As money began to flow into the hidden internet, so too did cupidity and Realpolitik. Initially, Ulbricht saw himself as bringing ‘order and civility’ to a black market where others, like him, were committed to libertarian ideals. Yet order in actual markets depends on threats of violence – whether the penalties embedded in the laws of the state, or the bloody interventions of mob bosses. In the absence of such arrangements, predators move in. The Silk Road’s business model worked only if genuinely ruthless people didn’t notice its critical vulnerabilities. As soon as it began to attract attention – and earn enormous amounts of money – its course was set.

I am constantly reminded of Larry Lessig's diagram, I think from "Code and other laws of Cyberspace".  Imagine a square box, with a dot in the centre. The dot in the centre represents a person, whom we shall call the "regulated subject". One side of the box is called "law", another side "society", a third side "markets" and the fourth "architecture". Lessig called the architecture of the computer world "code". "Architecture" can be the walls, heights of kerbs, size of parking lots, degree of fire resistance,  and street widths of the physical world, or the code of cyberspace.

The professional deformation of lawyers is to imagine that the other three sides respond to the sovereign called law. The professional deformation of economists is to think that the other three sides scarcely exist. The professional deformation of sociologists is to think that society determines the other three forces. The professional deformation of nearly everyone is to ignore the reality of code (architecture) in shaping the effects of the other three forces. In truth, they all interact.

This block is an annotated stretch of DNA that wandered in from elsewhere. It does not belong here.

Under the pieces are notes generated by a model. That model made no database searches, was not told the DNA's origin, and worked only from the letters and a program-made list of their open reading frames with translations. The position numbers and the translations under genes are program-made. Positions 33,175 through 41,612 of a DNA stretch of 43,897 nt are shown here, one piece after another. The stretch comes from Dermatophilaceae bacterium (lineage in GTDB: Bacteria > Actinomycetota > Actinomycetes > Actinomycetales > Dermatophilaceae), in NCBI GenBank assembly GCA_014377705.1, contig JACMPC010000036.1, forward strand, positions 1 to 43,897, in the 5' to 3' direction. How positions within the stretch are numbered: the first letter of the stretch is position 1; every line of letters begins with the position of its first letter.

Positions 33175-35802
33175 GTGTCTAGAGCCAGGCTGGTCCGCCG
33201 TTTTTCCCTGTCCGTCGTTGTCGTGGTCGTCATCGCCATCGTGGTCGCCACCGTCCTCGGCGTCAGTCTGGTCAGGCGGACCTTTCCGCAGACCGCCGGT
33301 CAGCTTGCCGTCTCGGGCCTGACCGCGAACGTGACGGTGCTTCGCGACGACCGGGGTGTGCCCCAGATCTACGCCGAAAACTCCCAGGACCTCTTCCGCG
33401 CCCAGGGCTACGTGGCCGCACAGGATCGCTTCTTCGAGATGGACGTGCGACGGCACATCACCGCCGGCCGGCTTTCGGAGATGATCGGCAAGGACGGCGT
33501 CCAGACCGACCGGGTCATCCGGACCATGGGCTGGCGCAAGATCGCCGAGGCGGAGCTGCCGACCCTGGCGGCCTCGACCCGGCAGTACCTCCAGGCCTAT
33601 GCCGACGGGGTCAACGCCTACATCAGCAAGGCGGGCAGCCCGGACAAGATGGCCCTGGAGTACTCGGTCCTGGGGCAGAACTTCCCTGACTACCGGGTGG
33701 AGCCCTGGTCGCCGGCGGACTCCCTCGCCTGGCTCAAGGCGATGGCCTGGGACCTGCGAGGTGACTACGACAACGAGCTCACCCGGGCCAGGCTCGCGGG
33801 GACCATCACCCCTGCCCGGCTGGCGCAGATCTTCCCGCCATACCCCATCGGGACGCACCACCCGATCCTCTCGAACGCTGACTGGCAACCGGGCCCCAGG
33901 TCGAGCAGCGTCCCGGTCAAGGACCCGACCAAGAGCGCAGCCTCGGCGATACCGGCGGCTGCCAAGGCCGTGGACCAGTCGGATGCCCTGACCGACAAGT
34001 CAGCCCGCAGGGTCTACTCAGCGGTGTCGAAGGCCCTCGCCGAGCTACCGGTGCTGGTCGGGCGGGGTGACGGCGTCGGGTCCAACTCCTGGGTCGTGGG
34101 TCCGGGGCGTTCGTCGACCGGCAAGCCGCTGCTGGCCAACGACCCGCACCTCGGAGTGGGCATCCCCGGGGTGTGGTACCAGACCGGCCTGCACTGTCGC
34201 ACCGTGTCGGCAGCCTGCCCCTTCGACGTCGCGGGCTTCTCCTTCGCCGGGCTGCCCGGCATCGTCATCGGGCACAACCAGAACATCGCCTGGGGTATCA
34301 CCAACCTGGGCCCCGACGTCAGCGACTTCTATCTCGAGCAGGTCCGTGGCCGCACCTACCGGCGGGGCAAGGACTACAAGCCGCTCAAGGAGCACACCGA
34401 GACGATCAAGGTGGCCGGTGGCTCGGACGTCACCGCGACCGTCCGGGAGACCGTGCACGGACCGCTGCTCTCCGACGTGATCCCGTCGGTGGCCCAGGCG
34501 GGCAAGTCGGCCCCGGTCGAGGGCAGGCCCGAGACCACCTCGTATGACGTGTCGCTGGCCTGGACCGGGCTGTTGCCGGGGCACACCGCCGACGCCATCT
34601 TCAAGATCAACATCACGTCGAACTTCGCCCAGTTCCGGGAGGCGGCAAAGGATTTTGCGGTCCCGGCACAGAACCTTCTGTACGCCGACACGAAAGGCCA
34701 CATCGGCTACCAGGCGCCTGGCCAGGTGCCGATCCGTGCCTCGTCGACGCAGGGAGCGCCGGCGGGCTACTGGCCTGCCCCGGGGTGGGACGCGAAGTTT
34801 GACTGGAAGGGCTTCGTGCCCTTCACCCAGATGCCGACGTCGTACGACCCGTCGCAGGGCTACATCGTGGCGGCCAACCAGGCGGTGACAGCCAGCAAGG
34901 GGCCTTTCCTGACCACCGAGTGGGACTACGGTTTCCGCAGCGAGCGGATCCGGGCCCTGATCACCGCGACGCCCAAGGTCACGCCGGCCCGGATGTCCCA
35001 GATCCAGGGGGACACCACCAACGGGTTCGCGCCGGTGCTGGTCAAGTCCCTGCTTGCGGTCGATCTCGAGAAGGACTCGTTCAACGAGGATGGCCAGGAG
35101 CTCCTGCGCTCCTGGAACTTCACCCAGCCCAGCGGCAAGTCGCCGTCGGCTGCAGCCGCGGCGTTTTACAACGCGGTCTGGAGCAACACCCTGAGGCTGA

In Bangladesh, for instance, the exceptional  height of kerbs on streets is used to prevent people from driving on sidewalks, because people would if they could. A diminished sense of social responsibility, compared to Canada or Japan, for instance, has to be met by a physical barrier. And if you doubt the power of social consensus, try going to the head of the line anywhere that people line up. Try watching someone doing it without an immediate rush of wrath to punish the perpetrator.

A tendency of lawyers is to assume a social rule must be enforced by laws when society enforces the rule without its assistance. Conservatives place more trust in social enforcement of rules, and markets in wealth distribution; liberals tend to place less trust in the same phenomena, and want explicit rules of distributional fairness to govern assignments of wealth, status, and power. Regardless of the position one takes about how much can be left to social enforcement and market distributions, one has to acknowledge the dispute is about something real, and not imagined.